Thursday, August 21, 2014
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274 dead in Turkey's worst-ever mine disaster

A miner cries as rescue workers carry the dead body of a miner from the mine in Soma, western Turkey, Wednesday, May 14, 2014.(Emrah Gurel / Associated Press)
A miner cries as rescue workers carry the dead body of a miner from the mine in Soma, western Turkey, Wednesday, May 14, 2014.(Emrah Gurel / Associated Press) AP
A miner cries as rescue workers carry the dead body of a miner from the mine in Soma, western Turkey, Wednesday, May 14, 2014.(Emrah Gurel / Associated Press) Gallery: 274 dead in Turkey's worst-ever mine disaster
SOMA, Turkey - In a relentless procession that ignited wails of grief and flashes of anger, rescue workers coated in grime lumbered out of a mine in western Turkey again and again Wednesday, struggling to carry bodies covered in blankets.

The corpses' faces were as black as the coal they worked on daily. There were 274 of them - and the fate of up to 150 other miners remained unclear in Turkey's deadliest-ever mining disaster.

While emergency workers battled a toxic mix of carbon dioxide and carbon monoxide in deep tunnels, anger and despair engulfed the town of Soma, where Turkish officials said at least 274 miners died in Tuesday's coal mine explosion and fire.

Prime Minister Recep Tayyip Erdogan was heckled as he tried to show concern, and antigovernment protests erupted in Soma, Istanbul, and Ankara, the capital. Erdogan had to seek refuge in a supermarket, surrounded by police, then leave in a black car after the protest in Soma died down. He also did little for his reputation by noting that workplace accidents are "ordinary things" that happen in many countries.

The display of anger could have significant repercussions for Erdogan, who is expected to run for president in the August election, although he has not yet announced his candidacy.

Tensions were high as hundreds of relatives and miners jostled outside the mine's entrance Wednesday, waiting for news amid a heavy police presence. Rows of women wailed uncontrollably and men knelt sobbing or simply stared in disbelief.

Energy Minister Taner Yildiz said 787 people had been inside the mine at the time of Tuesday's explosion: 274 had died and 363 had been rescued, including scores of injured.

The death toll topped a 1992 gas explosion that killed 263 workers near Turkey's Black Sea port of Zonguldak. It also left 150 miners unaccounted for.

Erdogan said Wednesday morning that 120 miners were still missing. There was no immediate way to reconcile the differing figures.

Rescuers were still trying to vent out the carbon dioxide and carbon monoxide and pump clean air into the mine, according to mine owner Soma Komur Isletmeleri A.S.

Some workers had been up to 460 yards deep inside the mine, Yildiz said. One rescue worker who declined to be named said he had led a 10-man team about a half-mile down into the mine's tunnels. They recovered three bodies but had to turn around and flee because of smoke from burning coal.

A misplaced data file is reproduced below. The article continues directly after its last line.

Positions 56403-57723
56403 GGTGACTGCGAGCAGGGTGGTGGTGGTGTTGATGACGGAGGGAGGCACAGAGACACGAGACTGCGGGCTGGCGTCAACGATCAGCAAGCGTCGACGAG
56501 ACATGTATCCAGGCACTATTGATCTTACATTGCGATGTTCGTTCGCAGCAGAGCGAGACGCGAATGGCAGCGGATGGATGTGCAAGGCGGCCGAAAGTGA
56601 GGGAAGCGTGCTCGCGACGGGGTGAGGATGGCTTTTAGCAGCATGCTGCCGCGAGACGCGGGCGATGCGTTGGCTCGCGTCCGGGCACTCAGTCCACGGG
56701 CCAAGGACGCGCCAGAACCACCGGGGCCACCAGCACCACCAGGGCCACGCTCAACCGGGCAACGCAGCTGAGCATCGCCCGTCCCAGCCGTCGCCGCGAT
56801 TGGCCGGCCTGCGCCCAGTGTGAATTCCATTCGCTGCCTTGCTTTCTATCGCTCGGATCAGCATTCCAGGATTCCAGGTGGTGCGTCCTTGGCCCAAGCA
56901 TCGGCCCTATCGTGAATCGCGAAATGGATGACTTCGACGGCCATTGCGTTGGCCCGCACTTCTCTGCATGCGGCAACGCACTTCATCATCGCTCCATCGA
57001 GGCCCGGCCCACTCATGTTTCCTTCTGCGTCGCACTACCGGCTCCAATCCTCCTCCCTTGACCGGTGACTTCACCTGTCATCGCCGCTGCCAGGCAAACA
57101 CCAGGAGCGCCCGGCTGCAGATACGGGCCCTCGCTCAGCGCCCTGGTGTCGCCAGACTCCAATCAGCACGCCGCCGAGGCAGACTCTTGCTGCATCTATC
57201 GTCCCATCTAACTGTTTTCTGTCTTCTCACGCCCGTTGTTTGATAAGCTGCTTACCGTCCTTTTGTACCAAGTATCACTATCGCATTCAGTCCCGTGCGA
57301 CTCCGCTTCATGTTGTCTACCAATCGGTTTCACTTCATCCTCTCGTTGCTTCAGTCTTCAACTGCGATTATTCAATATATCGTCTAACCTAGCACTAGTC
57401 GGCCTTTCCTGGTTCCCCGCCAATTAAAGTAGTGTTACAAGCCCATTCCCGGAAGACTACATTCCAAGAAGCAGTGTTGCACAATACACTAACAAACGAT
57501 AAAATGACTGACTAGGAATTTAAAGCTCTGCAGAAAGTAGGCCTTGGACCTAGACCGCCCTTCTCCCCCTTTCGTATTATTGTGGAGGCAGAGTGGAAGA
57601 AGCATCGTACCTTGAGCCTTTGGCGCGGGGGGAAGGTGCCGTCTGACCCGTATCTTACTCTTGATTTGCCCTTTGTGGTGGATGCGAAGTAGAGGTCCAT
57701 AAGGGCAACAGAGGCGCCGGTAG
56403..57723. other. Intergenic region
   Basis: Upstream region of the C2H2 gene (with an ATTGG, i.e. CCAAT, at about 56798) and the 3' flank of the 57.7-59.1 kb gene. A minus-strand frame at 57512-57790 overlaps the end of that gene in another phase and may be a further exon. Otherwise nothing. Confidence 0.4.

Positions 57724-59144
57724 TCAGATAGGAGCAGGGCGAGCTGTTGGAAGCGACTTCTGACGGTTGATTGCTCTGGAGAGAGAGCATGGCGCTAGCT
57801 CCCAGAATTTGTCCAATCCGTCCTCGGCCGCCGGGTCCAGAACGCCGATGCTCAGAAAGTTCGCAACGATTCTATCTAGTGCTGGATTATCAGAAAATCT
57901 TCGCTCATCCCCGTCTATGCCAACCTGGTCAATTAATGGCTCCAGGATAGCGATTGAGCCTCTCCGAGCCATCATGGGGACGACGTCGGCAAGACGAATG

The last worker rescued alive emerged from the mine around dawn, and the first burials took place later Wednesday. Rescue operations were halted for several hours into Thursday morning because high gas concentrations in the mine needed to be cleared.

Giza Nergiz, a 28-year-old English teacher, said some of the workers who died had complained about safety at the mine.

"We buried three of our high school friends today," she said, walking with her husband, Onur Nergiz, a 30-year-old mine administrator. "A lot of people were complaining about safety, but nobody [in management] was doing anything about it."

Erdogan had declared three days of national mourning and postponed a trip to Albania to visit the mine in Soma, about 155 miles south of Istanbul. He had warned that some radical groups would try to use the disaster to discredit his government.

"Our hope is that, God willing, they will be brought out," Erdogan said of those still trapped. "That is what we are waiting for."

Yet his efforts to appear statesmanlike - discussing rescue operations with authorities, walking near the mine entrance, trying to comfort two crying women - did not go over well. And some of his statements appeared completely tone-deaf.

"These are ordinary things. There is a thing in literature called 'work accident.' . . . It happens in other work places, too," Erdogan told reporters as he tried to deflect a question about who was responsible for the disaster. "It happened here. It's in its nature. It's not possible for there to be no accidents in mines. Of course we were deeply pained by the extent here."

In downtown Soma, protesters mostly in their teens and 20s faced off against riot police in front of the ruling NKP party headquarters. The protesters smashed some of the party's office windows with rocks, shouting that Erdogan was a "Murderer!" and a "Thief!"

"Our prime minister is a dictator," said protester Melih Atik, 16. "Neither the government nor the company took precautions in the mine, and everyone knows that's why this happened."

Desmond Butler and Suzan Fraser Associated Press
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